In what has practically become a routine event, NASA’s Mars Science Laboratory (MSL) is asking for a little extra cash. During a public presentation to the NASA Advisory Council’s planetary sciences subcommittee on 26 January, Jim Green, director of NASA’s planetary science division, said that the mission must add $82.1 million to its $2.476 billion budget after exhausting program funding reserves.
“Most of us were aware that MSL was having some difficulties,” says Ronald Greeley, an astronomer at Arizona State University in Tempe, Arizona and chair of the subcommittee. “Still, it was a disappointment.”
After a two year delay, the mission, which will land a rover on the red planet to search for signs of life, is expected to launch in November of this year. The latest funding overrun is due to a number of factors, mainly pegged to increased costs in the mission’s avionics, radar system, and drill, says Greeley.
The funding increase comes only months after another high profile overrun on NASA’s James Webb Space Telescope, successor to Hubble Space Telescope. While the MSL overrun is significantly smaller, it also comes during a time of budgetary uncertainty for the agency. NASA has been working under a continuing resolution passed by Congress in September that freezes funding at FY2010 levels. Legislators have yet to pass a budget for 2011, which will need to be done before the continuing resolution runs out in March. As well, in February the agency will submit its plans for its 2012 budget, though President Obama has stated that he intends to freeze federal spending over the next five years (and some members of Congress are gunning for deep cuts in federal expenditures).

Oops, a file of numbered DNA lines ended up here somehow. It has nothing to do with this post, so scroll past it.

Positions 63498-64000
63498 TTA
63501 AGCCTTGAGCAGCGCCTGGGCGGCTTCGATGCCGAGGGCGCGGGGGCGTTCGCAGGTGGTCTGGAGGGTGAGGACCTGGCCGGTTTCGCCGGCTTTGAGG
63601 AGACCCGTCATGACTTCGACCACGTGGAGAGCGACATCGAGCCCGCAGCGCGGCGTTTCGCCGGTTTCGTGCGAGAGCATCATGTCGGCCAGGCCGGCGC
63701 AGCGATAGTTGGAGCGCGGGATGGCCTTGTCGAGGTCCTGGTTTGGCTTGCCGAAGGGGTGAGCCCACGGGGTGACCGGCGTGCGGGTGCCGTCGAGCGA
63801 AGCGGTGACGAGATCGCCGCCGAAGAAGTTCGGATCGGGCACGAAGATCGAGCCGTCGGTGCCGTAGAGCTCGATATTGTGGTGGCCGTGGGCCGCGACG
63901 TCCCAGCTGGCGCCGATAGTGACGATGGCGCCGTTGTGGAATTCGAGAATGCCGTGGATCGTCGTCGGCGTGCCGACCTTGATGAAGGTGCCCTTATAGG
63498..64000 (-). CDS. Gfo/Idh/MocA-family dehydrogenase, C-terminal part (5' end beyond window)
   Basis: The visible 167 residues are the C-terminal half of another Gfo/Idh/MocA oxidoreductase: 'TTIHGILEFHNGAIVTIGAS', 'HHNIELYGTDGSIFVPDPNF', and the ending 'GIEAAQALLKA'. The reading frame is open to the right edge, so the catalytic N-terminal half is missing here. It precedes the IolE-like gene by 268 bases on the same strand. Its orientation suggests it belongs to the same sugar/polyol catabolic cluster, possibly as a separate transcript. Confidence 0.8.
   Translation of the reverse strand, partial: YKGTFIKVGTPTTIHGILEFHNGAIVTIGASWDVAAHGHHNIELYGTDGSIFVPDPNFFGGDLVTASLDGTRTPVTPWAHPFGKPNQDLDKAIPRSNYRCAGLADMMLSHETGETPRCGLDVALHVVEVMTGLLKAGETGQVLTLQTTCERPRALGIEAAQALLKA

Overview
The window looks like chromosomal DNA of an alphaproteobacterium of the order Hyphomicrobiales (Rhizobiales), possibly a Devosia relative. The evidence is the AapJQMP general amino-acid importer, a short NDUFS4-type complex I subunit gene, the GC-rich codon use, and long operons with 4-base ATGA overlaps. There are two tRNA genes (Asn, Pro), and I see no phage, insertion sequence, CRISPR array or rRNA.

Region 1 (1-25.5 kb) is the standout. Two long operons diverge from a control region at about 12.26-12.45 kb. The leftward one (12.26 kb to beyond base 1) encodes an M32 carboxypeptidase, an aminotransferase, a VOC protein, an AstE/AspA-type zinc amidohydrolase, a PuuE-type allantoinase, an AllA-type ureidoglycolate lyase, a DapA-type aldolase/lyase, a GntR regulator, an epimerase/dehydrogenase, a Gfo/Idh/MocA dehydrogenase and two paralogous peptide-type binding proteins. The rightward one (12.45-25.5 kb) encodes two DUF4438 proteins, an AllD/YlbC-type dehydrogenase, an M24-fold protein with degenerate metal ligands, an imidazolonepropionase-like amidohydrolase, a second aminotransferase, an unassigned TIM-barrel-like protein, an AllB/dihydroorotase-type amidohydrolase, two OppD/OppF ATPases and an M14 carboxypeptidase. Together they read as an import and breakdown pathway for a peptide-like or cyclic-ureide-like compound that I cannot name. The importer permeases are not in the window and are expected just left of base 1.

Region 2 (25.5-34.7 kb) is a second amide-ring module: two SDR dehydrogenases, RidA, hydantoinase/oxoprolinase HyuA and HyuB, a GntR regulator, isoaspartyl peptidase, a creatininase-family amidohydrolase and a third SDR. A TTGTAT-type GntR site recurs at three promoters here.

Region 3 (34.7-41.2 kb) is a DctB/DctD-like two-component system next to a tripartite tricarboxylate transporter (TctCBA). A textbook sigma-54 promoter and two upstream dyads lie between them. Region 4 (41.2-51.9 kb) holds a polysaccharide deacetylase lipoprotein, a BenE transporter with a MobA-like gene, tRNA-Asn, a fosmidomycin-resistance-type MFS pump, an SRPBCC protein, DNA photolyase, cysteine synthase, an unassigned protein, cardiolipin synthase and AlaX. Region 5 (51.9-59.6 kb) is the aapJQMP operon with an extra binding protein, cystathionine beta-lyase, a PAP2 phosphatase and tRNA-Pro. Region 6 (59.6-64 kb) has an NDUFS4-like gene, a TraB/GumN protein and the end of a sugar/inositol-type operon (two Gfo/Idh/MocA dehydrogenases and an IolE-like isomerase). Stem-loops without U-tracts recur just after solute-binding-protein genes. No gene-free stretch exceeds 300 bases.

If possible, NASA plans for the extra money for MSL to come from within its Mars program, says Greeley. Depending on overall budget scenarios, though, it could potentially affect the entire planetary science division, he says.
If reductions need to be made, upcoming missions could be delayed or terminated, says James Bell, an astronomer at Cornell University in Ithaca, New York and member of the planetary science subcommittee. Though heartened that the latest overrun is relatively small, Bell says that it could come at the cost of investments in technology and basic research and analysis, which supports many graduate students and post docs.
“It won’t be fun to find out where the cuts are going to come from,” he says.